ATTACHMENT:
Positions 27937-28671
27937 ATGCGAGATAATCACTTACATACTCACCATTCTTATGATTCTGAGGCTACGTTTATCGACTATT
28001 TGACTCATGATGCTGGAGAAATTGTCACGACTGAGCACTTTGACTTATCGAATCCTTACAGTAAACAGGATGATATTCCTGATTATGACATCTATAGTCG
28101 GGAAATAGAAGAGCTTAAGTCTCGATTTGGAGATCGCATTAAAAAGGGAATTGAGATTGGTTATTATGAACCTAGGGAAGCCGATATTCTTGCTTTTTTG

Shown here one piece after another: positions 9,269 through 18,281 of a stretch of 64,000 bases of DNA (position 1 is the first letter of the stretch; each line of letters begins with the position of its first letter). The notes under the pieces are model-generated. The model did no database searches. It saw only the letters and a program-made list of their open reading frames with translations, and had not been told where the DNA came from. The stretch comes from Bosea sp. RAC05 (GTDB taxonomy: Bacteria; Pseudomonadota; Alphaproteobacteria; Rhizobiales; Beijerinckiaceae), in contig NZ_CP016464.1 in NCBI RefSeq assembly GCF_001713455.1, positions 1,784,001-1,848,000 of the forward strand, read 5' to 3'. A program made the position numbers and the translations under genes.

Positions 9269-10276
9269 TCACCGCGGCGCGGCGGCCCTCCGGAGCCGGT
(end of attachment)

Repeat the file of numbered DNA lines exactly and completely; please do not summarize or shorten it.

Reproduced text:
Positions 27937-28671
27937 ATGCGAGATAATCACTTACATACTCACCATTCTTATGATTCTGAGGCTACGTTTATCGACTATT
28001 TGACTCATGATGCTGGAGAAATTGTCACGACTGAGCACTTTGACTTATCGAATCCTTACAGTAAACAGGATGATATTCCTGATTATGACATCTATAGTCG
28101 GGAAATAGAAGAGCTTAAGTCTCGATTTGGAGATCGCATTAAAAAGGGAATTGAGATTGGTTATTATGAACCTAGGGAAGCCGATATTCTTGCTTTTTTG

Shown here one piece after another: positions 9,269 through 18,281 of a stretch of 64,000 bases of DNA (position 1 is the first letter of the stretch; each line of letters begins with the position of its first letter). The notes under the pieces are model-generated. The model did no database searches. It saw only the letters and a program-made list of their open reading frames with translations, and had not been told where the DNA came from. The stretch comes from Bosea sp. RAC05 (GTDB taxonomy: Bacteria; Pseudomonadota; Alphaproteobacteria; Rhizobiales; Beijerinckiaceae), in contig NZ_CP016464.1 in NCBI RefSeq assembly GCF_001713455.1, positions 1,784,001-1,848,000 of the forward strand, read 5' to 3'. A program made the position numbers and the translations under genes.

Positions 9269-10276
9269 TCACCGCGGCGCGGCGGCCCTCCGGAGCCGGT